Mark Friedman is not a journalist. He’s not married to a reporter, and there are none in his family.
But the Westport investment advisor is one of our town’s staunchest defenders of freedom of the press.
And — if his side business catches fire — he might become one of the nation’s strongest too.
Friedman runs a website: IHeartFreedomofthePress.com. It’s not fancy, but neither is its mission.
Freedom of the press is “the only effectual guardian of every other right,” said James Madison — it’s right there, on Friedman’s home page — and the site is devoted to recent stories about assaults on the First Amendment.
There are links to organizations like the Committee to Protect Journalists, Newseum and the National Constitution Center.
And “I ♥ Freedom of the Press” merchandise, like t-shirts and car magnets.
Friedman’s respect for the Constitution and Bill of Rights was sparked when he practiced law. Then — “called to teaching” — he spent a decade at the Masters School in Dobbs Ferry, where as an English and history instructor he gave serious thought to those foundations of democracy.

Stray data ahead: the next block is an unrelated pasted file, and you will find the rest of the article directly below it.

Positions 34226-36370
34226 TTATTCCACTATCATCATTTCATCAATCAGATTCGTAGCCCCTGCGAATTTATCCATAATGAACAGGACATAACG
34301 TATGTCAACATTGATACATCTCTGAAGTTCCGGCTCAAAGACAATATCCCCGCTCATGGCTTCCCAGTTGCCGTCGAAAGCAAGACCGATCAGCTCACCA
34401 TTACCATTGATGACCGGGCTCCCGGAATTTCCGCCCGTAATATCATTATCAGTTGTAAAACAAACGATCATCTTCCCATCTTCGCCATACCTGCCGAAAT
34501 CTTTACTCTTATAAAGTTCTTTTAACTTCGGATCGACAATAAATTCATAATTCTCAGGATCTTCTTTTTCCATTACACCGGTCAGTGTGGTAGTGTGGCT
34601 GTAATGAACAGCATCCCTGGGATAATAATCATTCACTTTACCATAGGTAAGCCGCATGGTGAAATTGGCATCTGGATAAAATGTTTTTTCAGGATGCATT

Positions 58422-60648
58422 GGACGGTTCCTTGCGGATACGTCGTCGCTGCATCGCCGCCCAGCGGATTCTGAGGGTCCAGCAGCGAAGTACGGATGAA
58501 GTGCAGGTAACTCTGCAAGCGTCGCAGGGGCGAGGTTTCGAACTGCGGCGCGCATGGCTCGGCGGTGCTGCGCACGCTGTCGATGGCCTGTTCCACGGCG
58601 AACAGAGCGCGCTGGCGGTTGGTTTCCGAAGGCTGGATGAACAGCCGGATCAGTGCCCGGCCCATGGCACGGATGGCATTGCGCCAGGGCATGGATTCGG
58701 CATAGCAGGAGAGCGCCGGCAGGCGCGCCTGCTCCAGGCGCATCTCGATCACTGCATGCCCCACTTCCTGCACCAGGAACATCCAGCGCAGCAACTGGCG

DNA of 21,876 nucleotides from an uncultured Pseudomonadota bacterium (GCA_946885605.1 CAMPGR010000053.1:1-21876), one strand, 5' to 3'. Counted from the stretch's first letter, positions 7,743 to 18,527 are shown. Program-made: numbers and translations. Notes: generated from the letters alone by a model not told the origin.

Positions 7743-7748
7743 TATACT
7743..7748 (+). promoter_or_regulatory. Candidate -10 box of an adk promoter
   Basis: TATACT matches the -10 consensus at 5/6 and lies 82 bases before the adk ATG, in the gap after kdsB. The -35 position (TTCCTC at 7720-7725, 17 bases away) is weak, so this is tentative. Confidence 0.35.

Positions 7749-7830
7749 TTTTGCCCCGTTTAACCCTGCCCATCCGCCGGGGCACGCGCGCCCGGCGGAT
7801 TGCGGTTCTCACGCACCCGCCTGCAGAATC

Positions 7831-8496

Now, in Westport, he spends time as an RTM member, PTA and sports volunteer. Starting this fall, he’ll teach Sunday school.
Over the last couple of years, as attacks on the press mounted, Friedman grew concerned. “‘Enemy of the people’ is a Stalinist phrase. It was used to persecute,” he says.
Friedman believes that freedom of the press is important to all citizens, of any political party. He wanted to find a “non-partisan, unifying and positive” way to reinforce the notion.
During World War II, his uncle — past the age of enlistment — nonetheless joined the military. He wanted to help save democracy.
“I’m not putting my life in danger,” Friedman notes. “But the spirit is the same: fighting and honoring those who fought before us, so we could be here now.”
He worked with his wife to refine the website concept. His middle school son helped with the design.
People are noticing. Last week, at a baseball game, an usher noticed Friedman’s shirt. Her son works in media, and she wanted to know how to get one.
Some people scream “fake news!,” Friedman says. But positive comments far outweigh negative ones.
His goal is to get Americans to think about the concept of freedom of the press — and the patriotism and courage of reporters.
The Newseum has a memorial to journalists killed in the line of duty. Most are in far-off places. Now, Friedman says, “it’s chilling that reporters face hostile crowds here. Things could turn violent.”
He hopes not. But if they do, he’ll fully support the journalists who cover that breaking news.